Thompson is a bit of a loser here, in that his legendary career with the Golden State Warriors has arrived at the opposite of a fairytale ending. The Warriors found themselves dramatically reduced and staring down an eternity in salary cap hell, and Thompson, one of the greatest shooters of all time, had looked for weeks the most likely odd man out. Thus it ends in the Bay Area for a four-time NBA champion and five-time All-Star who teamed with Stephen Curry to form the “Splash Brothers”, the most entertaining backcourt ever. To add insult to injury, in Dallas, Thompson will no longer be able to commute to the arena in his boat. He’ll also make about a third as much money as he did with Golden State last year, though $15.9m next season without state income tax will hardly leave Thompson in financial disarray.

For the Mavericks, Thompson is an optimal addition to play alongside Luka Dončić and Kyrie Irving. Dallas were 13th in three-point shooting percentage last season and so had to scrape and claw to post the ninth-best offensive efficiency in the league (117.6 points per 100 possessions). They lacked the firepower to contend seriously with the Boston Celtics, who had the league’s best offense, in the NBA finals. Thompson’s marksmanship from deep could be a critical addition.

Winner: Jayson Tatum

Tatum is having one the spells in the history of basketball. A few weeks ago, he hoisted the Larry O’Brien Trophy as a champion for the first time, putting to rest any doubts that a team could win the whole enchilada with Tatum as its headliner. Now he has agreed to the richest contract in league history, a five-year supermax pact worth $314m. Tatum is a winner, and the Celtics are merely paying the cost of doing business at a championship level.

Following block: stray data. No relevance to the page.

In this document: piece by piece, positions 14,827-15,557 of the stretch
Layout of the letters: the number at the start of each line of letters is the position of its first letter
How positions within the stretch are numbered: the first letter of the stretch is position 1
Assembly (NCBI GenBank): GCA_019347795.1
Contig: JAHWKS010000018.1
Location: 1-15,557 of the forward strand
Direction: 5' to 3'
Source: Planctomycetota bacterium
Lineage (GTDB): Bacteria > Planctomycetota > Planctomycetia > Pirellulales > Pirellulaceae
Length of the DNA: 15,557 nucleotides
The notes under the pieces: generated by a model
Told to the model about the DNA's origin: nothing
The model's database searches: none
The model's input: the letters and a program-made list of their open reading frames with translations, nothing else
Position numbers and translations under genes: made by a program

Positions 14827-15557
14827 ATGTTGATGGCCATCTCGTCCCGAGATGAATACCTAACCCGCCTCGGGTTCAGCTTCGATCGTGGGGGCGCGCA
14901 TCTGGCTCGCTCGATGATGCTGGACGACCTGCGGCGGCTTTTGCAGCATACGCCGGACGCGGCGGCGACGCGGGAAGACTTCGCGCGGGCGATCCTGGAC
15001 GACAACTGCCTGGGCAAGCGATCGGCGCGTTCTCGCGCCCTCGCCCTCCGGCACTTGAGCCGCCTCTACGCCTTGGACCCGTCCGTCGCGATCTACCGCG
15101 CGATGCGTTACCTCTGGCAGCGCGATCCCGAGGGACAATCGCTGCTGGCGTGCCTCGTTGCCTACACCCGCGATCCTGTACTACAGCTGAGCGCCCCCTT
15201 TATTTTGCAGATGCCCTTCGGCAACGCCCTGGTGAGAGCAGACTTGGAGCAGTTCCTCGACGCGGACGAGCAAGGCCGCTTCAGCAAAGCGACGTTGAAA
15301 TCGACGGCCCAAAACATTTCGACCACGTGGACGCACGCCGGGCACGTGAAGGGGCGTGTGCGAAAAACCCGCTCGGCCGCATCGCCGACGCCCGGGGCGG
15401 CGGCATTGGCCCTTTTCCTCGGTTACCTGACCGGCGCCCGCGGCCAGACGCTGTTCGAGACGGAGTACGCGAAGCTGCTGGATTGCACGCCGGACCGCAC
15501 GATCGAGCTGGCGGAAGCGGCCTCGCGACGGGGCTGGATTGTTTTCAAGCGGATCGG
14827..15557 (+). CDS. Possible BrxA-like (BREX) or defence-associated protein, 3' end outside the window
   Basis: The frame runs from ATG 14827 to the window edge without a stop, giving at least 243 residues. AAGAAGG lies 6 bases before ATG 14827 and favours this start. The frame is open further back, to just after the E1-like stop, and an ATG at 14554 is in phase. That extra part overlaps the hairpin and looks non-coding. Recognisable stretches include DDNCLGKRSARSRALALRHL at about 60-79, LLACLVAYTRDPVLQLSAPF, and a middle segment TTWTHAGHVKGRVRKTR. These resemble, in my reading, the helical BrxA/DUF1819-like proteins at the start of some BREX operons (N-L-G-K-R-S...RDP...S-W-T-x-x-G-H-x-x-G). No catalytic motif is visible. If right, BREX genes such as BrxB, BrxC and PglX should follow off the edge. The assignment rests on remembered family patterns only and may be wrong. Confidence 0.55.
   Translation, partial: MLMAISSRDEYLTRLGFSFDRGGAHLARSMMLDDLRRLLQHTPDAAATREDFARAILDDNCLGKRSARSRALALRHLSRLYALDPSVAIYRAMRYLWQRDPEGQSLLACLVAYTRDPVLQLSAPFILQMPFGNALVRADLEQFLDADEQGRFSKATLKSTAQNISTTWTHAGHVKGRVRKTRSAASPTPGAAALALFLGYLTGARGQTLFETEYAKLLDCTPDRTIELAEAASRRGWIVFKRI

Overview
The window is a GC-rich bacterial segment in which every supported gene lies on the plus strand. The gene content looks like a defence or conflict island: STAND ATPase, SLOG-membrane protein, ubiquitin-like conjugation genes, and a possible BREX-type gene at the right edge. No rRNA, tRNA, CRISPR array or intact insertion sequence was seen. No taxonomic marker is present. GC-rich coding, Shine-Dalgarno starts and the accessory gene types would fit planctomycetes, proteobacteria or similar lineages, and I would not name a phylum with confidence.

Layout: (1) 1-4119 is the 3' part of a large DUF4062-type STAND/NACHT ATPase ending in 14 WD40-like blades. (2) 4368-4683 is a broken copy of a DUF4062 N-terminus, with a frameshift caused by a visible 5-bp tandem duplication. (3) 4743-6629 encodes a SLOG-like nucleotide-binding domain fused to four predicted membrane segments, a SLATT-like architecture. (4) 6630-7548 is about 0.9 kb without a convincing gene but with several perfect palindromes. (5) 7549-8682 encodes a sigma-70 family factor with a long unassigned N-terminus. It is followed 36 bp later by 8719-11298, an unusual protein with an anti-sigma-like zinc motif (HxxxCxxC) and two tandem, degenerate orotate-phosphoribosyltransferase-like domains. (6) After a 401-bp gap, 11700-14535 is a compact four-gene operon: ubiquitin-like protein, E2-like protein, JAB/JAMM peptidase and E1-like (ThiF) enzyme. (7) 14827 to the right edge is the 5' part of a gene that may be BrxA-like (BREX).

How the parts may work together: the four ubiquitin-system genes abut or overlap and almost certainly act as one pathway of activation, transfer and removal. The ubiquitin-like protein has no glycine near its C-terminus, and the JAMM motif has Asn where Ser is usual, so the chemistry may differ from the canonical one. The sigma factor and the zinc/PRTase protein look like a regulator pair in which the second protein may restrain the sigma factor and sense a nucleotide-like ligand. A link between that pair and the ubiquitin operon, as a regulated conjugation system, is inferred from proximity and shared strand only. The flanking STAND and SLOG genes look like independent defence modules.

That cost is steep, though, and the Celtics’ rapidly escalating payroll is surely one reason that the team’s ownership group announced this week a plan to offload the franchise by 2028. The Celtics should fetch a record price, maybe around $7bn, and the new controlling owners will be responsible for the big salaries due to Tatum and running mate Jaylen Brown. The Celtics are soon poised to be spending more than $300m a year in salary and luxury tax payments. But don’t weep for the Celtics’ ownership. The current owners bought the team for $360m in 2002, an investment that will soon pay out many times over. Whoever gets the team next will inherit a goldmine, and it’s players like Tatum and Brown who ensure the Celtics’ place in the NBA hierarchy.